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    To Gate, or Not to Gate Your Content: That is the Question

    Written by Noah Thomas on August 2, 2018

    Originally published on Medium.

    For more than a decade now people have been proselytizing the death of email. As early as 2004 there have been articles on the subject, one by John Dvorak titled The Death of Email that starts, “Has e-mail peaked and become more useless?”

    But a quick look at Google’s recommended searches reveals that regardless of how consistently we say email is dying, it refuses to go gentle into that good night.

    Example from google of email dying


    And while messaging platforms have created some disruption in personal and corporate communications, email remains the most dependable, though perhaps boring, mass communications channel.

    Now, many marketers are quick to say that gated content is next in line.

    Example from google of gated content dying

    But will gated content really die, or is its trajectory closer to that of the long-maligned email? “Gated content isn’t dead. It’s just dying. A slow, drawn-out, exceedingly painful death,” Brad Smith writes in his post Why You Should Kill Gated Content Once and for All.

    This view more closely matches the track of email and the article goes on to lay out a series of tactics you should try instead, which may be worth testing for your organization. And while in theory I am in favor of ungating all content, I tend to agree with Smith’s view of a gated future, “It will always be around in one shape or form. It will always serve a purpose.”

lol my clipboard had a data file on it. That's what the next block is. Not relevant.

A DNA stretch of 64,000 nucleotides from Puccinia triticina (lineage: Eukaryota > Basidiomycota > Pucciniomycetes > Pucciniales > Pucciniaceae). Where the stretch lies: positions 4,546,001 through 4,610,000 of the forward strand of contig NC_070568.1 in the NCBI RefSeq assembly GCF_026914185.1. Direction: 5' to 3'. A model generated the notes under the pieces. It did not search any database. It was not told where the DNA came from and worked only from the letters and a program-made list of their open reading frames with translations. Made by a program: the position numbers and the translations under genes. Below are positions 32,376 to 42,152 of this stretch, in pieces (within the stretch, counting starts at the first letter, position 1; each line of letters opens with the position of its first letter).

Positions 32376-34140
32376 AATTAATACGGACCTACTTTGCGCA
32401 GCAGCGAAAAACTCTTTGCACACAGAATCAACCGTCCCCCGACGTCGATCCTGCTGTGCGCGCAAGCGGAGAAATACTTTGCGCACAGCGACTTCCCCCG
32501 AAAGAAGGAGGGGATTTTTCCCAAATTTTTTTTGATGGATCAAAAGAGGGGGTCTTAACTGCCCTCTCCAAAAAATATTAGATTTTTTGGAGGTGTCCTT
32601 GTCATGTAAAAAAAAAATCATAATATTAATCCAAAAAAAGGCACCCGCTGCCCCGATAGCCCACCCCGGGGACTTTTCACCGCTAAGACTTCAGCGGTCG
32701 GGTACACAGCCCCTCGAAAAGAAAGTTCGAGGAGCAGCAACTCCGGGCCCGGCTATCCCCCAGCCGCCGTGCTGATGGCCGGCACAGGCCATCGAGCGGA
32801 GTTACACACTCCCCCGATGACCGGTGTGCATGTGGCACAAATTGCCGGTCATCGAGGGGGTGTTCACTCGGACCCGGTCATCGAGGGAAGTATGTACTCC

Gated content vs. ungated content and retargeting

    Let’s play devil’s advocate and focus on one tactic that is more and more popular as an alternative to gated content, retargeting. For those unfamiliar, the general idea of retargeting is to cookie web visitors, show them display ads around the internet, and hope they will eventually click on one to come back to your site.

    Retargeting is now used as a popular way to hedge an ungated content bet. Someone gets your content, you get to show them display ads. Here, however, are three reasons why gating content in the first place might be better.


    Filling out a form to receive content amounts to an online handshake. If I fill out a form (and give you my real information) I know what I am signing up for. I know you will probably drop me into an automatic drip campaign with the hopes of turning me into a sales-ready lead. If your company has a super ambitious team of inside sales reps, I know I might even be getting a call within 15 minutes of downloading the asset. I know this. So, if I want to avoid it I can just use fake information — no harm, no foul.

    Cookies, on the other hand, aren’t transparent (at least in the U.S. where there are no cookie disclosure laws in place like in the E.U.). Unless you install a plug-in like Ghostery to control ads and tracking technology, you may not know a site has marked your browser with the intent of showing you ads.

    To see this in action, go to a few retargeting software sites and then take a look at some of the display ads you are served up as you browse the internet. I visited Perfect Audience, for example, and was shown this ad on the very next site I visited:

    Example of retargeting